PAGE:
Gay Produces the First Ballad Opera Summary

  • Last updated on November 10, 2022

With The Beggar’s Opera, John Gay established a new genre, the English ballad opera, replacing the previous British passion for Italian opera with a new appreciation of native folk songs. His work paved the way for the light operas of the nineteenth century, notably the works of Sir W. S. Gilbert and Sir Arthur Sullivan, and for the twentieth century musical.

Summary of Event

Of all the Tory writers who organized the Scriblerus Club Scriblerus Club in 1714, only John Gay had no reliable source of income. Jonathan Swift and Thomas Parnell were clergymen, John Arbuthnot was a prominent physician, and the father of Alexander Pope was a prosperous merchant. By contrast, after quitting an apprenticeship to a London mercer in 1706, Gay had to seek out wealthy patrons among the nobility who would be willing to take him in or otherwise to support him until he could realize enough profits from his writing to provide for himself. [kw]Gay Produces the First Ballad Opera (Jan. 29, 1728) [kw]Opera, Gay Produces the First Ballad (Jan. 29, 1728) [kw]Ballad Opera, Gay Produces the First (Jan. 29, 1728) [kw]First Ballad Opera, Gay Produces the (Jan. 29, 1728) Beggar’s Opera, The (Gay) Opera;ballad Ballad operas [g]England;Jan. 29, 1728: Gay Produces the First Ballad Opera[0720] [c]Theater;Jan. 29, 1728: Gay Produces the First Ballad Opera[0720] [c]Music;Jan. 29, 1728: Gay Produces the First Ballad Opera[0720] Gay, John Swift, Jonathan Pope, Alexander Rich, John Fenton, Lavinia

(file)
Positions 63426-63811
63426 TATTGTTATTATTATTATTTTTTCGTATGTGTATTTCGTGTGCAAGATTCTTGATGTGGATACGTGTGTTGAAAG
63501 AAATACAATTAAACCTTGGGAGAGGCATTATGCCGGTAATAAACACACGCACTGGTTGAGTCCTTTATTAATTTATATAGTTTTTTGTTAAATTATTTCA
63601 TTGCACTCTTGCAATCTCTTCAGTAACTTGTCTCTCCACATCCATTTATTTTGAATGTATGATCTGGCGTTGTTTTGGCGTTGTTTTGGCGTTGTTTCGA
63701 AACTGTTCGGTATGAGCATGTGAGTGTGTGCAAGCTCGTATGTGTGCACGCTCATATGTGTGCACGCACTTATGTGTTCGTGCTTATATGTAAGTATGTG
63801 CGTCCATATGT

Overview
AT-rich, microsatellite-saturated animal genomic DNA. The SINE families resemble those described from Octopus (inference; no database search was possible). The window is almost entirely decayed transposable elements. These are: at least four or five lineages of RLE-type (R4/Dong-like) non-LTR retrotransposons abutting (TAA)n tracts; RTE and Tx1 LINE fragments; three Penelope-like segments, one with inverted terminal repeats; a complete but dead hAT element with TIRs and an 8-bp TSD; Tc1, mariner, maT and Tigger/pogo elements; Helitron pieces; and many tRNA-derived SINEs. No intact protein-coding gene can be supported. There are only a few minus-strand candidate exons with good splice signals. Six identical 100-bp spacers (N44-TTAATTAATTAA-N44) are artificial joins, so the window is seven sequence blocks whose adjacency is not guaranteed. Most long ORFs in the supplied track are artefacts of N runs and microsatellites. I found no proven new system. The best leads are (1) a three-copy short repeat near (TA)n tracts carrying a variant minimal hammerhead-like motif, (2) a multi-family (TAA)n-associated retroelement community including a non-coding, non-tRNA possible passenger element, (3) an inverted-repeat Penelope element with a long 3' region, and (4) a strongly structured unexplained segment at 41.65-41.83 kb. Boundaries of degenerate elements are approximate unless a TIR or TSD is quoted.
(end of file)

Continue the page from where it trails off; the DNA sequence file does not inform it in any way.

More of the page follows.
Thus, in 1712, Gay became a domestic steward in the household of the duchess of Monmouth. In 1714, he acted as secretary to Lord Clarendon on a diplomatic mission, but when Queen Anne died and the Tories were ousted from power, Gay lost that appointment. During the years that followed, he continued to cultivate connections with members of the nobility, hoping for preferment, but he was never offered a post that would pay even the expenses he incurred in the company of his potential patrons. Ironically, when he did make a considerable profit from the publication of Poems on Several Occasions (1720, 1731), Gay lost most of it in the collapse of the South Sea Bubble. It is probable that it was Gay whom Swift had in mind when he wrote to Pope in 1725 that among his friends were some “beggars.” None of Gay’s friends in the mid-1720’s could have had any idea how drastically his life was about to change.